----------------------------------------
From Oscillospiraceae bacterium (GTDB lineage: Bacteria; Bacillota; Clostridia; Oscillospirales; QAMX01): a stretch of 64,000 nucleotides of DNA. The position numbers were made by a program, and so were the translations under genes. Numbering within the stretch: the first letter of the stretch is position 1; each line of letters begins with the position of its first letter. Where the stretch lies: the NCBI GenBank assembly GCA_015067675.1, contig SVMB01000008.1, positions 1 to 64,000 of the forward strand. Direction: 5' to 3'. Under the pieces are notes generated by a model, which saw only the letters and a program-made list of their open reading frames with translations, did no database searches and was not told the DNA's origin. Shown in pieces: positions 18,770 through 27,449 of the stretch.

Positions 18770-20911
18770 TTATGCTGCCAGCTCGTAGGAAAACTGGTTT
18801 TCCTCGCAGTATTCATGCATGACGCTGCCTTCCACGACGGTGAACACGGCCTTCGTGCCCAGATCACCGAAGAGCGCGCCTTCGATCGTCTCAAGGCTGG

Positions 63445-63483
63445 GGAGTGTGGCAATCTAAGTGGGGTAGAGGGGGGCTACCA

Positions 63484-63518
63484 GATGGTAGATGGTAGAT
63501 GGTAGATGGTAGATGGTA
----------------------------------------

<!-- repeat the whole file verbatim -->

From Oscillospiraceae bacterium (GTDB lineage: Bacteria; Bacillota; Clostridia; Oscillospirales; QAMX01): a stretch of 64,000 nucleotides of DNA. The position numbers were made by a program, and so were the translations under genes. Numbering within the stretch: the first letter of the stretch is position 1; each line of letters begins with the position of its first letter. Where the stretch lies: the NCBI GenBank assembly GCA_015067675.1, contig SVMB01000008.1, positions 1 to 64,000 of the forward strand. Direction: 5' to 3'. Under the pieces are notes generated by a model, which saw only the letters and a program-made list of their open reading frames with translations, did no database searches and was not told the DNA's origin. Shown in pieces: positions 18,770 through 27,449 of the stretch.

Positions 18770-20911
18770 TTATGCTGCCAGCTCGTAGGAAAACTGGTTT
18801 TCCTCGCAGTATTCATGCATGACGCTGCCTTCCACGACGGTGAACACGGCCTTCGTGCCCAGATCACCGAAGAGCGCGCCTTCGATCGTCTCAAGGCTGG

Positions 63445-63483
63445 GGAGTGTGGCAATCTAAGTGGGGTAGAGGGGGGCTACCA

Positions 63484-63518
63484 GATGGTAGATGGTAGAT
63501 GGTAGATGGTAGATGGTA